US20070058157 *Sep 15, 2005Mar 15, 2007Deines Kent LSystem and method for measuring velocity using frequency modulation of laser output
US20080190813 *Feb 8, 2008Aug 14, 2008Todd DanaMethods of recovering hydrocarbons from water-containing hydrocarbonaceous material using a constructed infrastructure and associated systems
US20080190815 *Feb 8, 2008Aug 14, 2008Todd DanaMethods of recovering hydrocarbons from hydrocarbonaceous material using a constructed infrastructure having permeable walls and associated systems
US20080190816 *Feb 8, 2008Aug 14, 2008Todd DanaMethods of recovering hydrocarbons from hydrocarbonaceous material with reduced non-carbonaceous leachate and co2 and associated systems
US20080190818 *Feb 8, 2008Aug 14, 2008Todd DanaMethods of recovering hydrocarbons from hydrocarbonaceous material using a constructed infrastructure and associated systems
US20090250380 *Feb 6, 2009Oct 8, 2009Todd DanaMethods of transporting heavy hydrocarbons
US20100200464 *Feb 5, 2010Aug 12, 2010Todd DanaVapor collection and barrier systems for encapsulated control infrastructures
US20100200465 *Aug 12, 2010Todd DanaCarbon management and sequestration from encapsulated control infrastructures
US20100200466 *Aug 12, 2010Todd DanaMethods of recovering minerals from hydrocarbonaceous material using a constructed infrastructure and associated systems
US20100200467 *Aug 12, 2010Todd DanaMethods of recovering hydrocarbons from hydrocarbonaceous material using a constructed infrastructure and associated systems maintained under positive pressure
US20100200468 *Feb 12, 2010Aug 12, 2010Todd DanaConvective heat systems for recovery of hydrocarbons from encapsulated permeability control infrastructures
US20100206410 *Aug 19, 2010Patten James WArticulated conduit linkage system
US20100206518 *Aug 19, 2010Patten James WCorrugated heating conduit and method of using in thermal expansion and subsidence mitigation
US20110060390 *Apr 17, 2007Mar 10, 2011Solco Biomedical Co., Ltd.Method for bending the self-regulating cable and heating mat for protecting over-heating
US20110094952 *Apr 28, 2011Red Leaf Resources, Inc.System For Recovering Hydrocarbons From Water-Containing Hydrocarbonaceous Material Using a Constructed Infrastructure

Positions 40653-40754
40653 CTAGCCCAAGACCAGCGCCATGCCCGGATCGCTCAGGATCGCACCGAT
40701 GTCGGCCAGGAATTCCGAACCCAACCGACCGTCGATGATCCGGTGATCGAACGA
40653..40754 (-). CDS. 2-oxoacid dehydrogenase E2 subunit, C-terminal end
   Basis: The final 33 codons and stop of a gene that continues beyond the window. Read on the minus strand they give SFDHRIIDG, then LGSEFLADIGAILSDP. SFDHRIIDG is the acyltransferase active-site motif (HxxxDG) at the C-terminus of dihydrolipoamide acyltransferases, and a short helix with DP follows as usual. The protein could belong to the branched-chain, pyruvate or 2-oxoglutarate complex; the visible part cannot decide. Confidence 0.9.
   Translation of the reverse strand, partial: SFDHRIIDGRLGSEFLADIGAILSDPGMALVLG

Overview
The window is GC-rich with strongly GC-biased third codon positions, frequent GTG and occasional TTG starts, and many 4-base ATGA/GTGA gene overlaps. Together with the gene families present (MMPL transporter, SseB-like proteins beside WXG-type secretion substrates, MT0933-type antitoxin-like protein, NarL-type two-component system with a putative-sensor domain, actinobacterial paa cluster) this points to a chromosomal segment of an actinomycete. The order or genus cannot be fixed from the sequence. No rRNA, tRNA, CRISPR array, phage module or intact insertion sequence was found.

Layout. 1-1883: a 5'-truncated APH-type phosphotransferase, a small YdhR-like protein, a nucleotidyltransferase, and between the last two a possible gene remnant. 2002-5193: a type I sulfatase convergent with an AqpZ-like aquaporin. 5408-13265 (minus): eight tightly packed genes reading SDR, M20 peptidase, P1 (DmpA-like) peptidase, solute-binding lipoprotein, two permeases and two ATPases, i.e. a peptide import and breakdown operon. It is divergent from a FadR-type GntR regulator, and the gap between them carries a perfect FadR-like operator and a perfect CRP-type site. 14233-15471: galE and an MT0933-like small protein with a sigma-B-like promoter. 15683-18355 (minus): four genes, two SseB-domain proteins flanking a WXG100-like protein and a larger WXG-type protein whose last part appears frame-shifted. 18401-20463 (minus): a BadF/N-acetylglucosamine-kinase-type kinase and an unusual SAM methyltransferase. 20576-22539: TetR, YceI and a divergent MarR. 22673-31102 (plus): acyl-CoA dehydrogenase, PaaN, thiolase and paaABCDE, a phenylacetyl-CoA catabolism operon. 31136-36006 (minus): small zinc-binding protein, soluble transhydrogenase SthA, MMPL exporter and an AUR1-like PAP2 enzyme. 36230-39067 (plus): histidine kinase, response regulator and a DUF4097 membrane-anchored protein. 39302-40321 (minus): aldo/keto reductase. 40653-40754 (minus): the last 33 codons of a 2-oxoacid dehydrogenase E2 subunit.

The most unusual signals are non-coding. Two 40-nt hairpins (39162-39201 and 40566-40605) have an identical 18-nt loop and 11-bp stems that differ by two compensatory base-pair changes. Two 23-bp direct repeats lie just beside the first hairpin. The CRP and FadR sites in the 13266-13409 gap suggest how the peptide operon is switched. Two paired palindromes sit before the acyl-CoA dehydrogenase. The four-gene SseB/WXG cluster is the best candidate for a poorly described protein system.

US20110138649 *Dec 16, 2010Jun 16, 2011Red Leaf Resources, Inc.Method For The Removal And Condensation Of Vapors
CN101091415BOct 28, 2005May 26, 2010费尔南·舍雷尔Soil-heating device particularly for soil covered by a synthetic surface
EP2050310A1 *Apr 17, 2007Apr 22, 2009Solco Biomedical Co., Ltd.Method for bending the self-regulating cable and heating mat for protecting over-heating
WO2003035987A2Oct 24, 2002May 1, 2003Shell Canada LtdIsolation of soil with a frozen barrier prior to conductive thermal treatment of the soil
WO2010025750A2 *Sep 4, 2008Mar 11, 2010Al BernsteinElectric heating cell conductor having energy carrier cells and low-co2 applications
Classifications
U.S. Classification219/200, 219/535, 219/213
International ClassificationH05B3/56, H05B3/22, B09C1/06
Cooperative ClassificationB09C2101/00, H05B3/56, B09C1/06, H05B3/22
European ClassificationH05B3/56, H05B3/22, B09C1/06
Legal Events
DateCodeEventDescription
Feb 16, 1993ASAssignment
Owner name: SHELL OIL COMPANY, TEXAS
Free format text: ASSIGNMENT OF ASSIGNORS INTEREST.;ASSIGNORS:MARSDEN, ARNOLD R., JR.;OTERMAT, ARTHUR L.;WEINGAERTNER, DAVID A.;AND OTHERS;REEL/FRAME:006423/0944;SIGNING DATES FROM 19920320 TO 19920330
Aug 26, 1996FPAYFee payment
Year of fee payment: 4
Sep 20, 2000FPAYFee payment
Year of fee payment: 8
Dec 21, 2004FPAYFee payment
Year of fee payment: 12